Can 2013's Market Laggards Become 2014's Leaders?
By: Joel Elconin
As trading comes to a close for 2013, many of the best performers for the year, were some of the worst performers in 2012.
In fact, BBY ended 2012 just above its 11 year low (11.23) at 11.85 and HPQ was just one point off its multi-year low (12.94) at 14.25. Both issues posted significant gains during the week of January and never looked back.
During the course of the year, HPQ nearly doubled in price at its December high. Meanwhile, BBY rallied nearly 300% when it peaked in November. At this time, HPQ is still hovering near its highs and BBY has retreated 10%.
Two candidates in very different sectors may be worth keeping an eye on 2014. Staying with the retail theme, JC Penney (NYSE: JCP) shares may be poised for a rebound. The issue, which is trying to recover from a two-year decline that emanated from the 42.00 level, is showing some technical strength after bottoming at 6.24 in October.
The failure of former Apple executive Ron Johnson to revive the company, coupled with Bill Ackman's well publicized flogging in the issue applied significant selling pressure for most of the year. Multiple downgrades by Wall Street analysts and constant worries of credit being withdrawn by merchandisers weighed heavily on this issue.
Fears have been eased somewhat by an October 2013 announcement of a long-term extension of its private label dual credit card extension between GE Capital Retail and JCP. The companies intend to build on their 14 year relationship through 2020. If GE Capital Retail is willing to speculate it will survive another six years, perhaps investors will as well.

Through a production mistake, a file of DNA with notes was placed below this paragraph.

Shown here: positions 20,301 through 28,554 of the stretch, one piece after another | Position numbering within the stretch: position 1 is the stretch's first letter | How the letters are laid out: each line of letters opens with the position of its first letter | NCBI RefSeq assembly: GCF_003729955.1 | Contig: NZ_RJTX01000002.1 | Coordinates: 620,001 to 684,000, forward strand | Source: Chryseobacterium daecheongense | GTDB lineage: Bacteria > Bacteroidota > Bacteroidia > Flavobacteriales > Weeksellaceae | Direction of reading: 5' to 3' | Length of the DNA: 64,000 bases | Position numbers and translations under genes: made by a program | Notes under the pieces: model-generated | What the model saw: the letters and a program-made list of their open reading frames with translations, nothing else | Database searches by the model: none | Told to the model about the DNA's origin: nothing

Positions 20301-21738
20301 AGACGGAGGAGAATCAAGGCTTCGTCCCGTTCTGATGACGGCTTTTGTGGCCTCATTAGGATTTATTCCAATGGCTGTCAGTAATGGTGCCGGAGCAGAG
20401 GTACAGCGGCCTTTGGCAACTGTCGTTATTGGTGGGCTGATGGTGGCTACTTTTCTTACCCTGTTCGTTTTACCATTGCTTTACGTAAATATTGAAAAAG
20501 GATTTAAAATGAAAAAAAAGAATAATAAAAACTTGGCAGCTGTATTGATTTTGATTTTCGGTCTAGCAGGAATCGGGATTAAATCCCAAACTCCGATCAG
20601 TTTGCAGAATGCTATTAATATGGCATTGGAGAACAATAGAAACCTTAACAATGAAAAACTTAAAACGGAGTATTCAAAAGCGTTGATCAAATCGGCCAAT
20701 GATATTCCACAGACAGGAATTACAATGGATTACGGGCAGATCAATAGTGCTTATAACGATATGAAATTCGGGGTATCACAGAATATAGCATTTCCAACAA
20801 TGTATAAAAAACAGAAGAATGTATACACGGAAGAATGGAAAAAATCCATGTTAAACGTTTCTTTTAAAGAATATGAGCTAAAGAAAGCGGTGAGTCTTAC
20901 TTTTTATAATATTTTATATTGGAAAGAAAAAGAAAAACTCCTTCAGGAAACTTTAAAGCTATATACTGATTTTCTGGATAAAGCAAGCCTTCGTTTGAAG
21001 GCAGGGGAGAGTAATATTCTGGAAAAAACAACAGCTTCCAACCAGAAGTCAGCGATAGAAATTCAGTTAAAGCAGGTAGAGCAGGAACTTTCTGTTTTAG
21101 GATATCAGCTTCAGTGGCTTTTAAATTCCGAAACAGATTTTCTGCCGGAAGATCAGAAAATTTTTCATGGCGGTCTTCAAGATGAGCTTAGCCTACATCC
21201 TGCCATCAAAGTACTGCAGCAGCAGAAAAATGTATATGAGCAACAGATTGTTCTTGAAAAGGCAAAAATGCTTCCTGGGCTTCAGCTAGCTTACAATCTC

The second candidate, Molycorp (NYSE: MCP) will be ending the year off by nearly 50% and over 90% from its all time high (79.16). The issue, that was a beneficiary of the rampant speculation in rare earth stocks in 2011 has been consolidating at the 5.00 level over the last few months, after bottoming at 4.51 in both November and December.
Recently, Molycorp CEO reported that the company will reach profitability in 2014 with near-term rare-earth prices increasing. Reports of the increases in Baotou Steel prices may further add to the bottom line for MCP in 2014.
With its 45 million share offering complete at the 5.00 level, the cap on the stock at that level may have been eliminated. Perhaps any improvements in cash flow in the first quarter, will be the impetus to drive the share price higher.
One issue in the midst of a multi-year decline, but up some 17% this year is Alcoa (NYSE: AA). The issue, which peaked at 48.77 in July of 2007, swooned to 4.97 during the financial crisis, but is now pressing up against the upper end of the two year trading range (8.50-10.92).
Weak aluminum prices, which have begun to stabilize, coupled with increased industrial uses, such as for the body for Tesla Motors vehicles, may help alleviate some of the company's inventory. Also, Alcoa signed a long-term deal with Airbus in December for value-add titanium and aluminum aerospace forgings This increased demand and a drawdown in inventories may bode well for the company in the upcoming year.
Well-respected Wall Street firm Goldman Sachs upgraded Alcoa from Neutral to Buy on November 25, citing that solid downstream growth will more than offset any further weakness in the aluminum market. At this time, the issue has almost reached the firm's price target of 11. At the time of the upgrade, the shares had been trading at 9.24, but there may be still room to run.
It would appear that some big institutions are placing some bets on Alcoa as well. Throughout the November and December months, several large block trades occurred in the options markets At first, in the December 10 calls, which expired in the money. These were followed by several large trades in the June 11 calls, which are now close to being in the money.
Identifying potential winners in 2014 may prove more difficult after the markets impressive run in 2013. However, investors may want to pay close attention to the price action of JCP, AA and MCP early in the New Year, to determine if these laggards might become next year's leaders.
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